Interlocking, a plus for interoperability harmonisation

Signalling with outdoors and indoors equipment is a specific asset of the guided railway system. It has traditionally been a national domain embedded in national rules and regulations with high safety requirements. This is currently still the case, despite of the big technological changes which have especially affected the interlocking systems.

As interlockings are not directly located at the interface between track and trains, these very sophisticated and highly safety-relevant devices have not yet been in the central focus for European harmonisation. However there is an increasing awareness that today’s interlockings could become a serious obstacle to the roll-out of ETCS, especially in the radio based configuration.
Based on the findings of the Euro-Interlocking Business Case (project launched by UIC at the beginning of 2000 when the ETCS system with its three levels was in tests), the European railway infrastructure management organisations are spending over EUR 4,000 Million per year on investments and maintenance of interlocking systems for their network. Organisations are also investing a lot of resources for data preparation work, which could be at least partly automated. Implementing a new interlocking is a procedure requiring a large number of steps and processes. The Euro-Interlocking project was conceived to bring a degree of standardisation to at least one of these steps; that of the language in which the railways’ system requirements are expressed. In addition to this, it was planned at the outset of the project that the written requirements would also be modelled, to give a better understanding of their implications. This choice was driven by the indisputable fact that the current state of ambiguity in the European railways’ requirements is a major cost driver in the replacement and modification of interlocking systems. In addition, by delaying the adoption of modelling technologies which are now broadly accepted in other areas of communication and transport, the implementation of ERTMS has perhaps been unnecessarily impeded, because of the difficulty in migrating from an inconsistently documented technology.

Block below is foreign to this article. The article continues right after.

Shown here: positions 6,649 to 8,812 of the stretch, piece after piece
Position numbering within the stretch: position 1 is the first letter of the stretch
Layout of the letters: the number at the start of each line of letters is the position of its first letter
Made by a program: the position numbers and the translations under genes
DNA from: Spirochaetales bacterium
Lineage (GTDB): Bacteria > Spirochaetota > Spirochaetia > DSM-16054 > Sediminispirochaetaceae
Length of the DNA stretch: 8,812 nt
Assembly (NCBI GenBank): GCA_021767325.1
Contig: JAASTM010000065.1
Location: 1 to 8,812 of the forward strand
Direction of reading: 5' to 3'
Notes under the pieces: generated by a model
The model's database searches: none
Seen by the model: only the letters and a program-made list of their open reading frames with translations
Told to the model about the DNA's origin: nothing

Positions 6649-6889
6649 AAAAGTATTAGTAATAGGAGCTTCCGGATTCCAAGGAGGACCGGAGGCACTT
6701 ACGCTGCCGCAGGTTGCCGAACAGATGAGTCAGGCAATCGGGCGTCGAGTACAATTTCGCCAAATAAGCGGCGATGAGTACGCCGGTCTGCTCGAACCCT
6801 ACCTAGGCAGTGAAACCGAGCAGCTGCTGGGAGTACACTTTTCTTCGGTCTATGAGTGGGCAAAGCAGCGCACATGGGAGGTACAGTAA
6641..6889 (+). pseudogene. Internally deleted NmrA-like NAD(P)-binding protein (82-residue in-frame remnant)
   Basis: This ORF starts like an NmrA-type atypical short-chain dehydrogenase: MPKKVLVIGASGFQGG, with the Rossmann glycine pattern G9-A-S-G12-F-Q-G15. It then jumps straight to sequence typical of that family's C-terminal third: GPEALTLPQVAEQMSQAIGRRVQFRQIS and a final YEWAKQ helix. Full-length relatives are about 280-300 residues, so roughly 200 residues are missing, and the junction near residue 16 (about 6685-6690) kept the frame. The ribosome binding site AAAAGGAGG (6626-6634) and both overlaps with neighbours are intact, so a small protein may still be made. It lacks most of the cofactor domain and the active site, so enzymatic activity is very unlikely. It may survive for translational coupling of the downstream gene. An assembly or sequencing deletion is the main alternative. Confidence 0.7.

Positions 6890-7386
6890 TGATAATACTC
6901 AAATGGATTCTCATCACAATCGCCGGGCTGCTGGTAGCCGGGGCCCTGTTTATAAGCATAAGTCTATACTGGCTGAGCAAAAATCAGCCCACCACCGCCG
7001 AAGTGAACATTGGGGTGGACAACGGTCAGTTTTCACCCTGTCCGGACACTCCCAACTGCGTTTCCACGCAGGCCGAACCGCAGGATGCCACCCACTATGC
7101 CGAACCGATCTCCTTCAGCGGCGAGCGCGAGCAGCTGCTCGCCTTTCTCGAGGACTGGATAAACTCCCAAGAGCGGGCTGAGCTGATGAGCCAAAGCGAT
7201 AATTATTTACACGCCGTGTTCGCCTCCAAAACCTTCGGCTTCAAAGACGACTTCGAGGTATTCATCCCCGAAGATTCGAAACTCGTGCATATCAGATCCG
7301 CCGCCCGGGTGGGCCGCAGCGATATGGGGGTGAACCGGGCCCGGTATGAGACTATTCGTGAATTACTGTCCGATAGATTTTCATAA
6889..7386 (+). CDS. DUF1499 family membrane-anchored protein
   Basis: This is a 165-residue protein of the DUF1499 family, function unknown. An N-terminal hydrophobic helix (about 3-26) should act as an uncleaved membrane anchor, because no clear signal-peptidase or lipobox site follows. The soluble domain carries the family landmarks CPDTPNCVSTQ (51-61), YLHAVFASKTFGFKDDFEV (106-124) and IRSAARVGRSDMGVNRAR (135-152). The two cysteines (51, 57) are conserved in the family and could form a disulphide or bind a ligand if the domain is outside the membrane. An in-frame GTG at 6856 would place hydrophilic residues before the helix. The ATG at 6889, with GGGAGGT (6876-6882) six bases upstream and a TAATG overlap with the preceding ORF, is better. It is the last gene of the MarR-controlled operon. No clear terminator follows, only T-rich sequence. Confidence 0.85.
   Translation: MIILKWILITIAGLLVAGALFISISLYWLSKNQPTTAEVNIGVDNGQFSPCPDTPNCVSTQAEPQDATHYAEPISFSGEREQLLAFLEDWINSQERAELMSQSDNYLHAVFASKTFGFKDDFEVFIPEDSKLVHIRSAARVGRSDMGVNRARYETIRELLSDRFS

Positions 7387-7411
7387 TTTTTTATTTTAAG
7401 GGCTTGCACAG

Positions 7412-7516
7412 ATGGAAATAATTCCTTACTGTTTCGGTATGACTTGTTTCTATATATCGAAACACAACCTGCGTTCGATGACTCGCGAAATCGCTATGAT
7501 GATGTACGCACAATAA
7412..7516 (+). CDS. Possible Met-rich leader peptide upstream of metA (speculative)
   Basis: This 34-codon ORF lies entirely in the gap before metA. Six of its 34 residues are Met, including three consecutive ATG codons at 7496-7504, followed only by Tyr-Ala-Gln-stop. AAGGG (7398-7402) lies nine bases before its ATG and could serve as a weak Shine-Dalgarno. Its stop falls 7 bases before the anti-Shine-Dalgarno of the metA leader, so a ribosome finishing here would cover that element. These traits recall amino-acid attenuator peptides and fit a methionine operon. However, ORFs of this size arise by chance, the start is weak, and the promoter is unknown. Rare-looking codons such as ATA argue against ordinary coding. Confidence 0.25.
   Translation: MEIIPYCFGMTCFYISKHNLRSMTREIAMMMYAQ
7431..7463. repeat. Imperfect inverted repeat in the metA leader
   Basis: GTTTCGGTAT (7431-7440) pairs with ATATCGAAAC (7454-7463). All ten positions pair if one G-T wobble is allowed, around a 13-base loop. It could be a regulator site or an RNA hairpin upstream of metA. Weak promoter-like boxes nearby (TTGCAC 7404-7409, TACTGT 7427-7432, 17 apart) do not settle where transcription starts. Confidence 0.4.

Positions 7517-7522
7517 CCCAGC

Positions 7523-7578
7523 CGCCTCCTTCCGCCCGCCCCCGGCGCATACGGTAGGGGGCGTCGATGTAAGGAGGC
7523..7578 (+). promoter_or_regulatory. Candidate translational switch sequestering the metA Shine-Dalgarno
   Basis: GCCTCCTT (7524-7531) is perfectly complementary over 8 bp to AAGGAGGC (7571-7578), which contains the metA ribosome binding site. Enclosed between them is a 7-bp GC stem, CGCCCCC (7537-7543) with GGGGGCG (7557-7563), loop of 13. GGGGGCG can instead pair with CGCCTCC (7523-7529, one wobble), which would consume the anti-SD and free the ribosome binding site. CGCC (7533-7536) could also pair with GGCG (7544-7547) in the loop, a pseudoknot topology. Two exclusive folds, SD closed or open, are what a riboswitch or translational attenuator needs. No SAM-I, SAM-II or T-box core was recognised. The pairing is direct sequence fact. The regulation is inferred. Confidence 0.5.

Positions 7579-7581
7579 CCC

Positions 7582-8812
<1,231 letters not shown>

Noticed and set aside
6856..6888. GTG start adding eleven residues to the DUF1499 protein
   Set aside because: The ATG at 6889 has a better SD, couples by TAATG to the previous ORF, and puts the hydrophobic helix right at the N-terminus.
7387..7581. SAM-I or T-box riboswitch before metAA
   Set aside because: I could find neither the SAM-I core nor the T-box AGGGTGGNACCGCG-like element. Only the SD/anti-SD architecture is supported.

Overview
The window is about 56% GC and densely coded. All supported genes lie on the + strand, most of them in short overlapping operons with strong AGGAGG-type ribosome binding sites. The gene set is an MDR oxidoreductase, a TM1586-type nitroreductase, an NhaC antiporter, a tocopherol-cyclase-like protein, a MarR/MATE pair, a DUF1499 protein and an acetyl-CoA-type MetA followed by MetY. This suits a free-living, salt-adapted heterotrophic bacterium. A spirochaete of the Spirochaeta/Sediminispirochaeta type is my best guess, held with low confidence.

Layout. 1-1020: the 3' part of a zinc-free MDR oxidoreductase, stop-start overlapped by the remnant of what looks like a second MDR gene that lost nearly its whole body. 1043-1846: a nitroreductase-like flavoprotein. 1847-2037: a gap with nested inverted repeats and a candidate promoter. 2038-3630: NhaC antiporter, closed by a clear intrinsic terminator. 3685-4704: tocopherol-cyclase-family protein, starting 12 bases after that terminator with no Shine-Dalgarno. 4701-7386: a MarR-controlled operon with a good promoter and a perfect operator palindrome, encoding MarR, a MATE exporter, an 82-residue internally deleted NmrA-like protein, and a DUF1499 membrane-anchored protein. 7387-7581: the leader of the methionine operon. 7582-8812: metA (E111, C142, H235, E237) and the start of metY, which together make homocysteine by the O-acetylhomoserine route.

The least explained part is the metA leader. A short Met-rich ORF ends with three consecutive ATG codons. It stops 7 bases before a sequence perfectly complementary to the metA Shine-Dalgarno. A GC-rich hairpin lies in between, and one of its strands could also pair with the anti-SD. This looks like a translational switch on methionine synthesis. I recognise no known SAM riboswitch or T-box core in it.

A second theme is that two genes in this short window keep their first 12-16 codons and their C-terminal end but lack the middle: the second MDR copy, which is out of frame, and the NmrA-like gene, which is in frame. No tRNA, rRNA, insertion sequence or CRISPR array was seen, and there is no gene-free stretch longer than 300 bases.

Achieving interoperability requires a more efficient standardization

The Euro-Interlocking project, supported by 31 railway infrastructure managers and railway industry companies, is seeking to promote the railways’ use of data preparation tools for the automated configuration interlocking systems for specific sites or zones, also called “specific applications”. Some of the main advantages of data preparation systems for interlocking specific applications are significant cost and time savings for railways in developing and configuring a specific application; more precise specification data that complies with the CENELEC acceptance processes for specific applications.  This also results in less project risks and delays and last but not least, the ability for suppliers to design, configure and implement specific application interlockings more efficiently.
These existing file format standards (Interlocking and Location Data File Format Standards) are now further developed to cover ERTMS/ETCS application. These interlocking and location data exchange formats establish a standardised way to communicate between railways and different suppliers. Benefits of wider adoption can be obtained by all the stakeholders and encourage third party activities in this area. These new standards are intended to be applicable to conventional signalling systems and also to electronics subsystems such as those used in ERTMS/ETCS systems. “Adopting information technology is one way for undertakings to remain competitive. The speed with which they can respond to customers’ demands is crucial in determining the customers’ choice of commercial provider. Use of information technology also allows costs to be reduced”, declared the representatives of the International Rail Transport Committee (CIT).

[ by Elena Ilie ] Share on: